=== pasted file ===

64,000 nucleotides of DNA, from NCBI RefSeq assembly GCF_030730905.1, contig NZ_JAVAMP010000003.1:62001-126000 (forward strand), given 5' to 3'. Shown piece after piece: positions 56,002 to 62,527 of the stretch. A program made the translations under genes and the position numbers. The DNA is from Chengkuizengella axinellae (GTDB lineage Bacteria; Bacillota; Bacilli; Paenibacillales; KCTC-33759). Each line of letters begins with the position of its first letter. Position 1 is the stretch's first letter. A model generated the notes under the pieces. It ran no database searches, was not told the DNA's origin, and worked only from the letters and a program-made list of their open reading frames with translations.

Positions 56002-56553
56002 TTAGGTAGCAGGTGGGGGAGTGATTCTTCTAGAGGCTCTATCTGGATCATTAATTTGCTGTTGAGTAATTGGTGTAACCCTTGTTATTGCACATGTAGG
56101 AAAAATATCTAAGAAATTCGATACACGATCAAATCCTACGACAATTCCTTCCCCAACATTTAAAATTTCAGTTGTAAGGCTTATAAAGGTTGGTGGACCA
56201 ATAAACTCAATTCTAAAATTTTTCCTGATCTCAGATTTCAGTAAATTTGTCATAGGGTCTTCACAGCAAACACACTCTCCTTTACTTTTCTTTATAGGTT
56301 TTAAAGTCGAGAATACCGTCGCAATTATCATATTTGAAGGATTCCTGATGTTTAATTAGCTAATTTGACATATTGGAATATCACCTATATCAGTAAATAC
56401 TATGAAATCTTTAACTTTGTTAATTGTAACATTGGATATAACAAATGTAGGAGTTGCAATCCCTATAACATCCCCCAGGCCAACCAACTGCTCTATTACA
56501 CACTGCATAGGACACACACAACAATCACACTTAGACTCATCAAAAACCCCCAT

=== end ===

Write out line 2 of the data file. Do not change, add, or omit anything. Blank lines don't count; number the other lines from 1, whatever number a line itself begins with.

Positions 56002-56553